In the past few years, the world’s reliance on fossil fuels has become a bigger problem from an environmental, supply, and geopolitical point of view. Many countries are trying to cut back on their use of fossil fuels to fight these problems.
An electric vehicle has become a big new trend in the transportation field. Because of this, sales of electric vehicles (EVs) have increased in the last ten years.
Only 120,000 electric cars were sold around the world in 2012. In 2022, though, more than that has been sold in the first quarter of the year. Even though this growth in electric transportation already saves about 1.5 million barrels of oil per day, it also greatly increases the need for electricity.
At the same time, sustainably making enough electricity is hard. Most of an EV’s effect on the environment comes from how it is made and how electricity is made to power it.
Because of this, it is very important to increase the production of renewable energy, and solar power is one of the most popular ways to do this at home.
This article will tell you nine things you need to know about charging your Electric car with solar. Keep reading.
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Can you charge your EV with solar?
In short, yes, you can charge your EV with solar and don’t even need smart charging features to do it. One of the best things about having rooftop solar is being able to charge an electric vehicle (EV) with your power.
If you charge your EV with electricity from your solar panels, you don’t have to pay for “fuel” anymore. In reality, though, this is more complex than it sounds.
In this article, we talk about the available home EV chargers, look at the different solar charging options, figure out how long it will take to charge an EV using solar etc.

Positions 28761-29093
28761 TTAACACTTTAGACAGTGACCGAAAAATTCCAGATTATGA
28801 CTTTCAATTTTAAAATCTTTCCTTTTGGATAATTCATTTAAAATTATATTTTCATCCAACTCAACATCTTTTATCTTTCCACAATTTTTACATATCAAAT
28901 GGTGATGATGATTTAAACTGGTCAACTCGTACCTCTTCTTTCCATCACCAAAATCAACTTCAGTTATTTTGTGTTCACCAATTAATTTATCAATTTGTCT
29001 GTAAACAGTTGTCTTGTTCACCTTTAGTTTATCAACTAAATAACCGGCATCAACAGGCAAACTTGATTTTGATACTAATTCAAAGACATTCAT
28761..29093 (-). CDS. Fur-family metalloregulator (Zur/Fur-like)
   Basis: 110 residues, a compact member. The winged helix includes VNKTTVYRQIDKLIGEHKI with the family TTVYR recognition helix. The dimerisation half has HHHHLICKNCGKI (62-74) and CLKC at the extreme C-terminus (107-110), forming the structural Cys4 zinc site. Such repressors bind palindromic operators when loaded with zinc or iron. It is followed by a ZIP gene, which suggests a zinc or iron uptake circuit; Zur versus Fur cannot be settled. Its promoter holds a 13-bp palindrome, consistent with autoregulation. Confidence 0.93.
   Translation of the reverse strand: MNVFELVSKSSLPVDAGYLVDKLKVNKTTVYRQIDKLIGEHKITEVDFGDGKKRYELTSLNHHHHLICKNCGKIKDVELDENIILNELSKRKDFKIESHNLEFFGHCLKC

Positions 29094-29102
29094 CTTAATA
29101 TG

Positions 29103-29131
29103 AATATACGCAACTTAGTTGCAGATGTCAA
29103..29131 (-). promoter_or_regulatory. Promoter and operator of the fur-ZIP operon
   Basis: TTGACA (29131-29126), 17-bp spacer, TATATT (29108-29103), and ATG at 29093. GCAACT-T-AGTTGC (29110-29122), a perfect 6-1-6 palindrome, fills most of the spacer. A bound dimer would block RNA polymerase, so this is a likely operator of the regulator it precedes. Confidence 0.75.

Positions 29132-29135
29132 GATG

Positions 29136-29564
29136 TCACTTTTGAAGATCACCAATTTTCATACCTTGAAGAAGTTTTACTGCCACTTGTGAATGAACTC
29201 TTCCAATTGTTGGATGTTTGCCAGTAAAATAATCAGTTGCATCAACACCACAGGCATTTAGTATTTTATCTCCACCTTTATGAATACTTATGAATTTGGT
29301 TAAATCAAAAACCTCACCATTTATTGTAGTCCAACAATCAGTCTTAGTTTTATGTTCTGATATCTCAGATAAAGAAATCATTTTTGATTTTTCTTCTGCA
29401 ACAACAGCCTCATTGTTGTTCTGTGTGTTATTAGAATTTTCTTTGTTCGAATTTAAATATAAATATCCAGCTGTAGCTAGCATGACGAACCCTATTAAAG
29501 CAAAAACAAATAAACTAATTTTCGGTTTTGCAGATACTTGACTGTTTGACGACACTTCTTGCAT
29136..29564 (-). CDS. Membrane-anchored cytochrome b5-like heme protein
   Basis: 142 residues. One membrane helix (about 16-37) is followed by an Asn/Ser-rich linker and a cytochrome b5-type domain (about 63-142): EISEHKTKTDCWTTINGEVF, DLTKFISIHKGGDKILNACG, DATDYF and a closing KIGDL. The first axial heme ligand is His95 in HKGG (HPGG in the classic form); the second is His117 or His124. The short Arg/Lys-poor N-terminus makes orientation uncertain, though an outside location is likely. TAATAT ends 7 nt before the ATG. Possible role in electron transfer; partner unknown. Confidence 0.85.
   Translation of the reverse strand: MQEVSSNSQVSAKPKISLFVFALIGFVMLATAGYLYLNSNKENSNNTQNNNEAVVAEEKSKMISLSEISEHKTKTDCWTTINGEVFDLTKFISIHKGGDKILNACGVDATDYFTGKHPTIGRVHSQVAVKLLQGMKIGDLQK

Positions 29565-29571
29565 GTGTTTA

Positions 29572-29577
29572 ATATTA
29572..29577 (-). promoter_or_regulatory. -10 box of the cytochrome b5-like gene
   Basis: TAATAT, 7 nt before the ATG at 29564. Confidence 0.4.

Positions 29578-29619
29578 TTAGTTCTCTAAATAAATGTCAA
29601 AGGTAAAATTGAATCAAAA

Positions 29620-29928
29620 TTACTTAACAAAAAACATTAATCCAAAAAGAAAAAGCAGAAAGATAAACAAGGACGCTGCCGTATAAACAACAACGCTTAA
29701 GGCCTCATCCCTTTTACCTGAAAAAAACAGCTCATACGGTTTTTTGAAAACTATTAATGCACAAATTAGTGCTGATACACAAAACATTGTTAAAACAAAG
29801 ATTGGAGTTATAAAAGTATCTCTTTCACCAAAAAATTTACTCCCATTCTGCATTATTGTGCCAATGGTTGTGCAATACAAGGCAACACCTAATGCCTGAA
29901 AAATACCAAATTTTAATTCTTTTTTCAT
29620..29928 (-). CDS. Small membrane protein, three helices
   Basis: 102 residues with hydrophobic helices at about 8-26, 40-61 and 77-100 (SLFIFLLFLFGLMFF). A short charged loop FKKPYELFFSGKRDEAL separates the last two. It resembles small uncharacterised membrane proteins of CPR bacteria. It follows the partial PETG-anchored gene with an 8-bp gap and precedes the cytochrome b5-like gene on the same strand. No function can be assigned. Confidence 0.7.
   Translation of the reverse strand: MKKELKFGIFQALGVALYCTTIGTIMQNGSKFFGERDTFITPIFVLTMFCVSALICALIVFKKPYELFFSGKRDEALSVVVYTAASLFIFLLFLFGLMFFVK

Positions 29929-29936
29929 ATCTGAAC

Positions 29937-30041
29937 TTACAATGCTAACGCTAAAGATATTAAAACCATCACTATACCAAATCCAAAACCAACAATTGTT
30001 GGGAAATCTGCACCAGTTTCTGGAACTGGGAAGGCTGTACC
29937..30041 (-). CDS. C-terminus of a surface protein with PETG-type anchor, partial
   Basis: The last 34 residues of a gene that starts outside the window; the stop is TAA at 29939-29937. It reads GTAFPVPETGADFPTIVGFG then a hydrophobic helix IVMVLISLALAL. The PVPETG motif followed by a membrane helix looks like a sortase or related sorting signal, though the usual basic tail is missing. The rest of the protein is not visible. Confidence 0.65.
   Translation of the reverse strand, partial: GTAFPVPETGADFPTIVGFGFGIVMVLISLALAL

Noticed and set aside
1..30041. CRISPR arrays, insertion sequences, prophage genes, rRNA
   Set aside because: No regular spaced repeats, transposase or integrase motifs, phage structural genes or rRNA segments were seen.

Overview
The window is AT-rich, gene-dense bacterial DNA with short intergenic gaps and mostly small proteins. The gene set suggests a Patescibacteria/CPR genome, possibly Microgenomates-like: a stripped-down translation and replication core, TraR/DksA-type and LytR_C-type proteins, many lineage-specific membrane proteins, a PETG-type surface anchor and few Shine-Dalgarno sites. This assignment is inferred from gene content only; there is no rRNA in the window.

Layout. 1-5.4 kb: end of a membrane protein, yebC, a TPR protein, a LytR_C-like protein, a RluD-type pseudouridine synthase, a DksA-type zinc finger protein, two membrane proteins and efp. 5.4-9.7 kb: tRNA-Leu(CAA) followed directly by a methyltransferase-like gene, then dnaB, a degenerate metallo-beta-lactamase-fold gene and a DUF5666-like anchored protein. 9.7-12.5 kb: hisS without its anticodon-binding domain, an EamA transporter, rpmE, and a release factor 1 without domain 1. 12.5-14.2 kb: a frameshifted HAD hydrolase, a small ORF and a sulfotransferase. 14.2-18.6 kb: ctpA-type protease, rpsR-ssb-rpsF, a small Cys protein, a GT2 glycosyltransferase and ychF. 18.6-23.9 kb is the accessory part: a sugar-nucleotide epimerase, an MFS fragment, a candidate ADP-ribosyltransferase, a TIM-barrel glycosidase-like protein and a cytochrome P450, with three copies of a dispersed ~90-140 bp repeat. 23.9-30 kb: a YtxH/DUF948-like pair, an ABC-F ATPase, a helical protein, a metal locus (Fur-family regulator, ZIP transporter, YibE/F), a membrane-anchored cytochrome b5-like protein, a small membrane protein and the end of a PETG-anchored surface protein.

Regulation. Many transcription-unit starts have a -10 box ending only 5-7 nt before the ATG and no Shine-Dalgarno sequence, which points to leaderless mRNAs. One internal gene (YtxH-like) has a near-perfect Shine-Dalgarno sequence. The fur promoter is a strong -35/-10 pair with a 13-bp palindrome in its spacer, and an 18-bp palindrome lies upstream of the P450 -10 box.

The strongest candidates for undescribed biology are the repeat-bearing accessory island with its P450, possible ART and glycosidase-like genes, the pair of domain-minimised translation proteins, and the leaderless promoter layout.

1. How solar energy and EV charging works?
It is possible to easily charge an electric vehicle (EV) using solar panels on your roof, but it relies on a number of factors, such as the size of your solar system, the time of day, and the weather. You will need a large enough solar system plus assistance from a smart charger, which we’ll cover later if you solely want to utilize solar to charge your EV.
The following factors determine how simple it is to charge an electric vehicle (EV) with solar energy:
- Charger type: Charger speeds can be anywhere from 2kW to 22kW
- How big is your solar system? Most solar systems on rooftops are between 5kW and 15kW.
- How much do you need to charge the battery of the car?
- How often do you go places, and how far do you drive?
This may sound hard, but there’s a free solar calculator with a built-in EV charging simulator to estimate how much solar you need to charge an EV based on how far you drive and what kind of charger you have.
If you don’t drive much, you can easily charge your EV at home with solar power using a simple plug-in (level 1) charger and a small (5kW) solar system.
The problem is that when it’s cloudy or rainy, the solar system needs to make more power to run a level 2 charger at full power. Luckily, smart EV chargers can help with this, as can several other solar charging options explained below.
2. EV battery capacity: Kilowatt-hours (KWh)
It is crucial to understand how much and how far an EV battery can store energy before discussing the various charger types and their charging rates.
Electric cars can have batteries ranging in capacity from 24 kWh to 100 kWh or more. Batteries are measured in kilowatt-hours (kWh).
Most EVs have batteries that can hold about 65 kWh, which gives them a range of about 350 km, depending on the weather and how well you drive.
Your range will be between 5 and 8 kilometers for each kWh of battery capacity. While bigger, high-performance EVs can consume 20kWh or more every 100km of driving (1kWh = 5km), lighter, more efficient EVs can use as low as 12kWh per 100km (1kWh = 8.2km).
On average, EVs use around 16kWh per 100km (1.0kWh = 6.0km).
3. Home Options for Charging an EV
When someone with solar on their roof buys an electric vehicle, they first think about how to charge it and if it will work with their solar system.
The majority of level 2 chargers, often known as “wallbox chargers,” are straightforward devices that can be put on any house or establishment, whether or not it has rooftop solar. This is crucial to remember before we get into the specifics.